David and Andrea Sewell have plans to progress their pedigree Holstein herd since taking on the family farming partnership together and now they have invested in state-of-the art dairy facilities.

After David’s parents, Edward and Stella, recently retired and his brother, Richard, began farming on a neighbouring unit, the couple have made plans to optimise cow numbers and production from their Greencastle Holstein herd at Mayfield Farm, Greysouthen, Cockermouth.

They have doubled the size of an existing building by extending it three ways to house a collecting yard, new parlour and shedding and handling race. Central to the new operation is a Fullwood Packo 32/32 QR rapid exit parlour which is the first in Europe to be fitted with Fullwood Packo’s Afifarm 5.4 herd management software and per stall ID which gives 100% accurate cow identification, as well as various other smart milking technology features to aid cow management.

In the new parlour, David gets ready for another milking and either himself or Andrea are there at all milkings

In the new parlour, David gets ready for another milking and either himself or Andrea are there at all milkings

The 25-year-old eight-a-side Fullwood parlour had been maintained by MTS Dairy Services, a division of Aspatria Farmers, so the company and make of parlour were David and Andrea’s natural choice to upgrade the entire facilities at Mayfield Farm.

“The old parlour was taking too long to milk the cows. We looked at different parlour options but because we knew the back up from Aspatria Farmers/MTS would be good because they had looked after the old parlour well, we went with them,” said David.

The Sewells calve the herd all year round and in early summer were milking 165 cows, yielding 9500 litres at 4.1 % BF and 3.3 % P. In June, the 165 milkers were averaging 33 litres a day. The number of milkers will increase to 200 later in the year – the plan is to increase cow numbers by around 20 to an optimum for the 410 acres they farm.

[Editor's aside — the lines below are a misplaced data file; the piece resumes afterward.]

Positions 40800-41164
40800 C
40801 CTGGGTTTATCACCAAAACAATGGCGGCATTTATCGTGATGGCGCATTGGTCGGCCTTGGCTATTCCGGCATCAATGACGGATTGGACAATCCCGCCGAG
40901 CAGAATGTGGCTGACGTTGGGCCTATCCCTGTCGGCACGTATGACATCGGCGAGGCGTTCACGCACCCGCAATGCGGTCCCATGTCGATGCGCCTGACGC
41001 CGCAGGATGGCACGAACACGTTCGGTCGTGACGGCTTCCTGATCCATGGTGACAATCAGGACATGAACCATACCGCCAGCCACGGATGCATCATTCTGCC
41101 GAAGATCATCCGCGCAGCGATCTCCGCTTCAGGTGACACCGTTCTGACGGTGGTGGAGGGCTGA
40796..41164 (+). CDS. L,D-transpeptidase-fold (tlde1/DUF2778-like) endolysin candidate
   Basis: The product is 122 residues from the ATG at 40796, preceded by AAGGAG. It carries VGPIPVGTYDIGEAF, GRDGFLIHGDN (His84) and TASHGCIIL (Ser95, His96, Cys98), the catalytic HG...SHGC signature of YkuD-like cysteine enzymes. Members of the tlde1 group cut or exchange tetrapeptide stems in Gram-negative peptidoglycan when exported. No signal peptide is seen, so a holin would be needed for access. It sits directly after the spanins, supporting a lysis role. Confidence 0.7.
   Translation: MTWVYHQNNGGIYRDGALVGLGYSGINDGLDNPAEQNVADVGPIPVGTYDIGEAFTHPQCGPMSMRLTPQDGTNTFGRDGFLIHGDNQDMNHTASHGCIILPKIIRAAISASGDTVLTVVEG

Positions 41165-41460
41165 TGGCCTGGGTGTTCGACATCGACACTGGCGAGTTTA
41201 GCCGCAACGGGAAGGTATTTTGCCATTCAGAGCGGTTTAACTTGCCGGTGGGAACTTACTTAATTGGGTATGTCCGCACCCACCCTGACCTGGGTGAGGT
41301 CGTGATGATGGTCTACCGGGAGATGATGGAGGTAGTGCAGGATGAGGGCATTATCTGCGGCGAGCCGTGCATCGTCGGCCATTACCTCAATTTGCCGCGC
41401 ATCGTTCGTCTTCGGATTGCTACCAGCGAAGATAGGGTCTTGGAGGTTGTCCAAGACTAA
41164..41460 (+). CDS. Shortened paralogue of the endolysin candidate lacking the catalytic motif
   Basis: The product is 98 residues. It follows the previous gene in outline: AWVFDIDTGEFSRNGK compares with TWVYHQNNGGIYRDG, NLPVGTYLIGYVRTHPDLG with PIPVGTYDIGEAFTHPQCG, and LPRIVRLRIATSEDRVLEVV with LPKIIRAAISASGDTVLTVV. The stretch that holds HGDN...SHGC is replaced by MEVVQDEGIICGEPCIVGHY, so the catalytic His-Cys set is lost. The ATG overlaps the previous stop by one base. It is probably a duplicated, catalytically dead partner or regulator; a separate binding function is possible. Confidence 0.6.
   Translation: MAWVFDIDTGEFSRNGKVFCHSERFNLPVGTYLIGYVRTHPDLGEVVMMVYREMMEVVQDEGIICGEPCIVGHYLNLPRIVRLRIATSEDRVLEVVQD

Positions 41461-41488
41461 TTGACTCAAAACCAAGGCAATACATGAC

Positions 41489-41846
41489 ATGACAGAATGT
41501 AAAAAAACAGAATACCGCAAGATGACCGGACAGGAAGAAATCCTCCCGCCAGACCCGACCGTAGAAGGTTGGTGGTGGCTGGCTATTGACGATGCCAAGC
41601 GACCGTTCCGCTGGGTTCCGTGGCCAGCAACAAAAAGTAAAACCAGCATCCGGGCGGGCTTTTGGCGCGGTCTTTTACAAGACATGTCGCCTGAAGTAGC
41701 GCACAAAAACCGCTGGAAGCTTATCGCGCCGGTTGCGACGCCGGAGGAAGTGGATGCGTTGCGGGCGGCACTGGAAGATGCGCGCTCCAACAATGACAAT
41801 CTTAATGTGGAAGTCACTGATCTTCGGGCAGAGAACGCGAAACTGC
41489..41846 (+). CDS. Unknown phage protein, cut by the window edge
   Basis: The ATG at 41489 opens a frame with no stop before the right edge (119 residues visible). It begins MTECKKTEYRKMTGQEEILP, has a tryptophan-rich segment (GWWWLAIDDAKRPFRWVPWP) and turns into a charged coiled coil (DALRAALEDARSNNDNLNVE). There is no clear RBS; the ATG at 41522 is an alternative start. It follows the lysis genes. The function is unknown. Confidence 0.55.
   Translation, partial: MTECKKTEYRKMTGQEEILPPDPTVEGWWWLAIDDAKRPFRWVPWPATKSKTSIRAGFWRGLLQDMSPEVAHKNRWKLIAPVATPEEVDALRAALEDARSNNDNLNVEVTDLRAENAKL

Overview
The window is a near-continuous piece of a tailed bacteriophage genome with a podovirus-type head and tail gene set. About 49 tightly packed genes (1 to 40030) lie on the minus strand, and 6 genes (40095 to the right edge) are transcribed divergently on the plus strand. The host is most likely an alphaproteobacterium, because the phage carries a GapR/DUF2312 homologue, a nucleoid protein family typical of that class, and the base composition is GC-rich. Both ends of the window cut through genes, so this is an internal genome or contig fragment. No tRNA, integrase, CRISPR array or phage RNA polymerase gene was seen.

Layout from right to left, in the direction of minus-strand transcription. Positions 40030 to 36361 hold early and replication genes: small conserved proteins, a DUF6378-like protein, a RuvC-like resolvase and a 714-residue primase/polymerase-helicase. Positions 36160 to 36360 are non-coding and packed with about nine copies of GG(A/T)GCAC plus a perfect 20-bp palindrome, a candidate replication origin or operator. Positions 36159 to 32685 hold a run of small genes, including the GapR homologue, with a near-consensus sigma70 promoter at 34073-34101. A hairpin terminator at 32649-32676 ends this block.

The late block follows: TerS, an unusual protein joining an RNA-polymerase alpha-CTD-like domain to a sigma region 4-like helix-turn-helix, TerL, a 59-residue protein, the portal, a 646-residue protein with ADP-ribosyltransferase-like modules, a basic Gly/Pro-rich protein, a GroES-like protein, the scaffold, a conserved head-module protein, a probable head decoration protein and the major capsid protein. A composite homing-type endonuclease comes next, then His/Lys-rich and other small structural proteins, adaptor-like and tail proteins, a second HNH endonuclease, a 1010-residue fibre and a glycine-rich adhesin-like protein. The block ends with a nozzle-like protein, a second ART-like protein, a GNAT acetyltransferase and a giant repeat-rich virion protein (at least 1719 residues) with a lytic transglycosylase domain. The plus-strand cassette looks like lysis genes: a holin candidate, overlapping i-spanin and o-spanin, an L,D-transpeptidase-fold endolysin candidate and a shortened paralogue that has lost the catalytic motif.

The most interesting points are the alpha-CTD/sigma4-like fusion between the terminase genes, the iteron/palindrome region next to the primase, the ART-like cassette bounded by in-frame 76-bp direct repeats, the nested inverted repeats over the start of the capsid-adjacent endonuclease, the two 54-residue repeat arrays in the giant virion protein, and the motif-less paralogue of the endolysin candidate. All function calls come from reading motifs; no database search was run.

David is the fourth generation of the family to farm at Mayfield. His great grandfather moved from nearby Greysouthen to take on the tenancy of the farm in 1927. In 1964, David’s grandfather and father bought Mayfield and the purchase of the neighbouring farm in the early 1990s took the land owned to 260 acres, with a further 150 acres now rented on FBTs. David and Andrea have two daughters, Amy (15) and Kate (13).

The herd was registered pedigree in the 1990s and numbers have increased and performance has improved since then, with David and Andrea placing great emphasis on paying attention to detail across the herd. “We looked at robots, but we preferred to have the contact with the cows. Good stockmanship is important to us,” said David.

Cows are still grazed outside for most of the summer, tho9ugh a late spring delayed turnout this year

Cows are still grazed outside for most of the summer, tho9ugh a late spring delayed turnout this year

Either David, or Andrea is at one of the day’s milkings with staffer, Gordon Graham, who has been with the Sewells for 20 years, Ewan Roberts and Emma Foster. Edward also still helps on the farm each day since retiring from the partnership.

One of the selling points for the Sewells for the rapid exit parlour was the 90-degree angle of the stalls. “I liked the angle of presentation for the cows in the rapid exit parlour which makes it very easy to prepare them for milking and to put the cluster units on,” said David. “We had the room, so we decided to do it.”

David also wanted to feed to yield in the parlour and Fullwood 'Augmaster' feeders were fitted, with feed stored and transported in a Collinson feed bin and auger system. The cows are fed a semi-TMR with spring barley wholecrop and ground maize supplementing the protein for the winter ration. The base ration is for 22 litres and the in-parlour feeders enable topping up to a maximum of 42 litres.

The parlour has clear polycarbonate dung shields which enable the parlour operatives to see the cows easily, but are strong and resist scratching. “We have been used to checking the cows by their brands and we wanted to continue with that alongside the new management tool – the per stall ID,” said Andrea.

The fast exit system and feeders in the new parlour

The fast exit system and feeders in the new parlour